Of course, the only one among her suitors she feels truly drawn towards is her cousin Ralph Turcotte (Martin Donovan), a consumptive bohemian who loves Isabel but keeps her at arm’s length due to his ailing health. Ralph convinces his dying father (John Gielgud) to leave Isabel a fortune with no strings attached so that she might go out and experience life. And for a while, Isabel is determined to do exactly that, not fully grasping what an incomparably selfless gift Ralph has given her. As she did with The Piano’s heroine Ada, Campion takes great pains to illustrate how few choices women had at the time. Their futures were planned, their voices stifled, their bodies trussed with little to no thought of happiness or intellectual freedom. To quote Jane Austen,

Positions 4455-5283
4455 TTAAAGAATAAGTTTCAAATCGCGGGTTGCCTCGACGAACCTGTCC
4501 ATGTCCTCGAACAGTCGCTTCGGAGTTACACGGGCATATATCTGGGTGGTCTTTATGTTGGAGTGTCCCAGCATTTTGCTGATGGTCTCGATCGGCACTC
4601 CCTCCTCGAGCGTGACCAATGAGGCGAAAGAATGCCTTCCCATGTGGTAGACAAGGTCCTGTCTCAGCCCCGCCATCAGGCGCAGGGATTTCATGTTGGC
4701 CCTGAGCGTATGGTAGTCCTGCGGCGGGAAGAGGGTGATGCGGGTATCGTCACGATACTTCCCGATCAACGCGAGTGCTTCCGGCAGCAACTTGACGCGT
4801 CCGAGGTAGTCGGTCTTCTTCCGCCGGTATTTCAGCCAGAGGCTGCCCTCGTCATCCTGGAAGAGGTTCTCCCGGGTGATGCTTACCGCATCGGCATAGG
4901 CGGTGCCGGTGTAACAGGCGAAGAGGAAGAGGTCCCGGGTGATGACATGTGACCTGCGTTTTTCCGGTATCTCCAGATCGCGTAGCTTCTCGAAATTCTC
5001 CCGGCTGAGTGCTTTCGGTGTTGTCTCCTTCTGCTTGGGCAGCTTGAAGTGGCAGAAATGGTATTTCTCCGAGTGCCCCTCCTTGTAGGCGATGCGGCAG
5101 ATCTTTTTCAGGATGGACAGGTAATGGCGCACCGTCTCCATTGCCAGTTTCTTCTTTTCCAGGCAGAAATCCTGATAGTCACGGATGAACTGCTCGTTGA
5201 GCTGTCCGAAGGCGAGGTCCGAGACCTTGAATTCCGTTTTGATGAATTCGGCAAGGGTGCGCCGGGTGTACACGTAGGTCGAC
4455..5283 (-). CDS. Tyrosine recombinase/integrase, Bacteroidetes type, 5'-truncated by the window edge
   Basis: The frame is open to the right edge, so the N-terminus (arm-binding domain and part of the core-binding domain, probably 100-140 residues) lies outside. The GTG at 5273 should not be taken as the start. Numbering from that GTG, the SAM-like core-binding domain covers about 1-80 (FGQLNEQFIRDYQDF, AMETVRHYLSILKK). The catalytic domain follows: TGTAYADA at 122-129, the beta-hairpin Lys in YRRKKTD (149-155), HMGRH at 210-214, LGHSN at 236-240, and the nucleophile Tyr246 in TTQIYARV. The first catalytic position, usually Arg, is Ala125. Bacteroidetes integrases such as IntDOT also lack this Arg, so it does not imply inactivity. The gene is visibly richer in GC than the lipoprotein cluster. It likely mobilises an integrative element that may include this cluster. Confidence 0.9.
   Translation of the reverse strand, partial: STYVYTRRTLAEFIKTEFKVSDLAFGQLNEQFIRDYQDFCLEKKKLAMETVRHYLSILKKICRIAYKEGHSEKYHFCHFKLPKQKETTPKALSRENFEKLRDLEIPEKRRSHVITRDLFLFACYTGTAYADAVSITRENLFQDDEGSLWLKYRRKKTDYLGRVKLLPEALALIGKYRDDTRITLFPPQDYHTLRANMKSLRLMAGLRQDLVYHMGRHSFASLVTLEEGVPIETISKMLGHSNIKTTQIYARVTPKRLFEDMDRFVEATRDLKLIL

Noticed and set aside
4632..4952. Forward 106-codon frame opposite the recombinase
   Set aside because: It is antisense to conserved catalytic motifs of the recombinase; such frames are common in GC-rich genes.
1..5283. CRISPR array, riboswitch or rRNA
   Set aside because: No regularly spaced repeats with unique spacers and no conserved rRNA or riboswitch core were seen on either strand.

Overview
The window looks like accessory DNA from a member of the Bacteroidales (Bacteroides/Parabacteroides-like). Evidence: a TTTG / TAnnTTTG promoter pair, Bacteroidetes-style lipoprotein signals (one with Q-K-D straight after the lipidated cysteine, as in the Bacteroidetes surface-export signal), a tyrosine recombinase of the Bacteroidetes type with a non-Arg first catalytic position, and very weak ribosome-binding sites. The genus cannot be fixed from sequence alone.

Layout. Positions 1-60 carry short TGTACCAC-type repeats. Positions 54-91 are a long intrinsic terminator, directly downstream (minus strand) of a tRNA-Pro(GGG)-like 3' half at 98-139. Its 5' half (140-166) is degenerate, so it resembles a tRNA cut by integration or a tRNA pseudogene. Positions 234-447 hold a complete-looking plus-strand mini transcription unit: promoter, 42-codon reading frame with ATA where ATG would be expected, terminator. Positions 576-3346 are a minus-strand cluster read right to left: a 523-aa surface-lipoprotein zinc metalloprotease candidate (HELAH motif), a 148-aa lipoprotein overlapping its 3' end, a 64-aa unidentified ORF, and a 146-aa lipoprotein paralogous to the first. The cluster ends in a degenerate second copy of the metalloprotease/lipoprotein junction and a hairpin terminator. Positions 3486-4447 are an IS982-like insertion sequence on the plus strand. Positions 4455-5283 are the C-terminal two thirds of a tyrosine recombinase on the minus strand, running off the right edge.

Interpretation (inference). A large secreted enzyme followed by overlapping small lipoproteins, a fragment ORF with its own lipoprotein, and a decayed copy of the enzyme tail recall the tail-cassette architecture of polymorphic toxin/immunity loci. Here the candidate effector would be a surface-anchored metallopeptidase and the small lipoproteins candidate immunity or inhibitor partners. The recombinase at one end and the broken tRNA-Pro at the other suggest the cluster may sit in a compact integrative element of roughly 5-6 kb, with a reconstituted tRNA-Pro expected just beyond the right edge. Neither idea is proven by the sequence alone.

“Happiness in marriage is entirely a matter of chance. If the dispositions of the parties are ever so well known to each other, or ever so similar before-hand, it does not advance their felicity in the least.”
It makes me wonder if Isabel Archer ever thought to pick up Jane Austen. She might have saved herself a world of trouble if she had.
It is only when Isabel meets the glamorous-yet-fading Madame Merle (Barbara Hershey) that things start to go awry, not only due to Merle’s machinations but because the Madame acts as a cautionary tale for Isabel. Merle’s penniless existence, relying on the kindness of friends to keep her afloat, is one possible future Isabel faces as an unmarried woman, flitting from place to place at the whims of those more fortunate, either by luck or by birth. The two women are almost inexplicably drawn to one another, Isabel awestruck by the older woman’s lived experience, and Merle seeing a path not taken—and perhaps a cruel diversion. Merle, now a veteran of navigating the perilous heights of European society, sees Isabel’s longing and her idealized desire to determine her own destiny. It’s here in The Portrait of a Lady that–like a true American–Merle finds opportunity.